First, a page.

Table of contents
- What is macular degeneration?
- What are the symptoms of Age-related Macular Degeneration (AMD)?
- When should I seek treatment for my wet AMD?
- What does wet AMD treatment involve?
- How long does AMD treatment take?
- What are the results of AMD treatment?
- What are the risks and complications of AMD treatment?
- Pre-operative assessment
- About us
- Look inside a mobile unit
- Our locations
What is macular degeneration?
Age-related Macular Degeneration (AMD) is a painless condition that generally leads to the gradual impairment of central vision, which is used for reading, recognising faces and other key elements of recognition.
Normal macular ageing changes are a common incidental finding on a routine visit to the optometrist. AMD may also be detected before it is symptomatic or noticed by the patient.
Dry AMD is currently not treatable but there are various support groups available to help you cope with the condition.
What are the symptoms of Age-related Macular Degeneration (AMD)?
There are a number of symptoms including:
- Gaps or dark spots across your vision
- Reduced central vision in one or both eyes
- Words may be distorted or mixed up on a page
- Jumbled printed words
- Straight lines may appear distorted or bent.
When should I seek treatment for my wet AMD?
Upon diagnosis of wet AMD, your GP should immediately refer you to an AMD specialist for treatment. Alternatively please ask your optician to refer into our service today.
What does wet AMD treatment involve?
Upon receiving a diagnosis for wet AMD you will be referred to your local AMD service provider. The treatment for AMD involves an injection into the eye, known as an intravitreal injection (IVI), using one of the following drugs:
- Lucentis (Ranibizumab) 0.5mg/0.05ml
- Eylea (Aflibercept) 2mg/0.05ml
- Avastin (Bevocizumab) 1.25mg/0.05ml
These injections help to stop the vessels leaking fluid into the retina, causing impairment of vision. Patients will be given a local anaesthetic via eye drops prior to receiving the treatment.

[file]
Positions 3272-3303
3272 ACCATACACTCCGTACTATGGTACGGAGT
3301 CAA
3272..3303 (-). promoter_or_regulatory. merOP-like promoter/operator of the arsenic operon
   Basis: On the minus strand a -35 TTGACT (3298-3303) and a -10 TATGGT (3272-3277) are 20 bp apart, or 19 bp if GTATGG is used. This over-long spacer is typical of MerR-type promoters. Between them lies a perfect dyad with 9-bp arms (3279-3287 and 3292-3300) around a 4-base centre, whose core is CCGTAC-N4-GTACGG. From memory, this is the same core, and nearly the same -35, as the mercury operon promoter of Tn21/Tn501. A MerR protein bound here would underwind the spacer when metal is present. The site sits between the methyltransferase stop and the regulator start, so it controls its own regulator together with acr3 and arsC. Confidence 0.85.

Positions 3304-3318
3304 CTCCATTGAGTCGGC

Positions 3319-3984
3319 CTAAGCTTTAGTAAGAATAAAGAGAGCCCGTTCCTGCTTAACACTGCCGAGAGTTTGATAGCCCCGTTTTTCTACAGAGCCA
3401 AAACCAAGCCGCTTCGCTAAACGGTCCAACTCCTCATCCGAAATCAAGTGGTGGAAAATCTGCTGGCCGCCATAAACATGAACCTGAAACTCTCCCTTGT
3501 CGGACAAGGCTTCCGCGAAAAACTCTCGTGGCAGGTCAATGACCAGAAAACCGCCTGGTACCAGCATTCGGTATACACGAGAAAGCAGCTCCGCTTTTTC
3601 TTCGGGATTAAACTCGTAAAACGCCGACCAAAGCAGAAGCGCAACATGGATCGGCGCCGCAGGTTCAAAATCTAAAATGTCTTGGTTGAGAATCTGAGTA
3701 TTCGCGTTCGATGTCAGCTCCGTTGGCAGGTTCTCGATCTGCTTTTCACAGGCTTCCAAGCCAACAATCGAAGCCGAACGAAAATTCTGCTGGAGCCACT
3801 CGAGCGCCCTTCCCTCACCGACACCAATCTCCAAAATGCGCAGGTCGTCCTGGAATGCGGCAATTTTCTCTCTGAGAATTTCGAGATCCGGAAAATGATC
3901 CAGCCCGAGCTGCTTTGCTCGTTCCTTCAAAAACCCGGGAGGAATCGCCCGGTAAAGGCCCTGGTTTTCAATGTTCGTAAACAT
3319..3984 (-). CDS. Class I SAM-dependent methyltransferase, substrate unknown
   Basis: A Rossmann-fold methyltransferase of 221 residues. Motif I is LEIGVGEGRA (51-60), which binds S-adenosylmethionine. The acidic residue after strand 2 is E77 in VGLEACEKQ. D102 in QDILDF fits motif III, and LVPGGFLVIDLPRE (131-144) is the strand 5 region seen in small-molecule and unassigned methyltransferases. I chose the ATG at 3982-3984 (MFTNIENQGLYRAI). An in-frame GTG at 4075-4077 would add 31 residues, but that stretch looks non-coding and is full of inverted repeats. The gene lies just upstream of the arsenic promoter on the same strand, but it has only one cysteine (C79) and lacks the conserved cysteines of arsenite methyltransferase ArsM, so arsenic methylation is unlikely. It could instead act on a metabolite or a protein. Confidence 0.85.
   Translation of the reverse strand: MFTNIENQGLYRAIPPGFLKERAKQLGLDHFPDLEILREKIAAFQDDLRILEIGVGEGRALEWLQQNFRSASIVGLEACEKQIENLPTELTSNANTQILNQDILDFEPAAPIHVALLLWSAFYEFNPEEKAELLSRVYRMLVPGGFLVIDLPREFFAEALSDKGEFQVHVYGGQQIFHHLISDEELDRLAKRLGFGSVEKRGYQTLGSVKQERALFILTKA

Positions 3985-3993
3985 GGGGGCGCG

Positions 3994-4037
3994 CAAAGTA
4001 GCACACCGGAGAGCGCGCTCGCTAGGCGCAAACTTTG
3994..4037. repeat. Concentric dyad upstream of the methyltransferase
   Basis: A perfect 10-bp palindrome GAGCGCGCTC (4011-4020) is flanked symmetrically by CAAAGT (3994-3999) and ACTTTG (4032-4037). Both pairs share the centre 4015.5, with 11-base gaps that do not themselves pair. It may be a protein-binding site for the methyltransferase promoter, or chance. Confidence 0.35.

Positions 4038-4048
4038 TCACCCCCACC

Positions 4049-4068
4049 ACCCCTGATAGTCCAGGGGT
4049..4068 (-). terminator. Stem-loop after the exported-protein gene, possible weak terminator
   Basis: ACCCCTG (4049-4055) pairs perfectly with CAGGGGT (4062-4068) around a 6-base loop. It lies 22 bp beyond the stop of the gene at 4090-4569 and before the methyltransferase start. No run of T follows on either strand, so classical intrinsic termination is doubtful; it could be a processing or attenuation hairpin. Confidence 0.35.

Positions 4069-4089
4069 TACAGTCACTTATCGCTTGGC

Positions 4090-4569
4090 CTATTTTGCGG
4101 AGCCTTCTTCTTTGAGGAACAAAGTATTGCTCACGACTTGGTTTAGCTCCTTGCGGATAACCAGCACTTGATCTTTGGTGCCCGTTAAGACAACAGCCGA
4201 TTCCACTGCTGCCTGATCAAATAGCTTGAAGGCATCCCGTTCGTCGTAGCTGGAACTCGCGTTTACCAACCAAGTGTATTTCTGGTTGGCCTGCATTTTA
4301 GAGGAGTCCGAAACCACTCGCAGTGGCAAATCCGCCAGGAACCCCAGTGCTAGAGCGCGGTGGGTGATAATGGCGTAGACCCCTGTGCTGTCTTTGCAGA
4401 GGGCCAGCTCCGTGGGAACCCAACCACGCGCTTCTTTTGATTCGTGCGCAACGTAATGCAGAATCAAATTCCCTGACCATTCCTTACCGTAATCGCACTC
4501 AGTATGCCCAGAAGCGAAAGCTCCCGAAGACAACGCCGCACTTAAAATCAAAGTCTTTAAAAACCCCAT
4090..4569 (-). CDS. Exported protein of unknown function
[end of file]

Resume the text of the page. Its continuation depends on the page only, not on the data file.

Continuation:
How long does AMD treatment take?
The appointments will take no longer than 30 minutes for your first appointment, including your preliminary examinations. It is advised not to drive to your first appointment, as you will be dilated. After your first appointment, follow ups will last no more than 20 minutes.
Most patients will go home immediately after the injections, it is advised to have someone with you if possible.
What are the results of AMD treatment?
Patients often report an almost overnight improvement in their eyesight, with many returning to activities such as driving and reading with no further eye problems.
What are the risks and complications of AMD treatment?
Intravitreal injections are very safe and risks are very small. You will have the opportunity to discuss any risks with your consultant prior to agreeing any treatment plan.
A pre-operative assessment is our opportunity to ensure that the procedure for which you have been referred is right for you. We’ll explain your treatment to you and makes sure that you are well enough to go ahead with it. It is also your opportunity to meet the team who will care for you and to ask any questions.
Practice Plus Group Ophthalmology have recently expanded its AMD service into Southampton. The service will see patients both at our Southampton hospital, and also via our latest Mobile Clinical Unit in surrounding areas. One of the benefits of having this support with our mobile unit is allowing patients to receive their care in the community, getting faster access to appointments and treatment.
Look inside a mobile unit
Explore the inside of one of our Mobile Clinical Units:
Our AMD service is based at Practice Plus Group Hospital, Southampton. Our Mobile Clinical Unit (MCU) operates in Winchester.
All NHS patients benefit from short waiting times at our hospital. Ask your GP for a referral.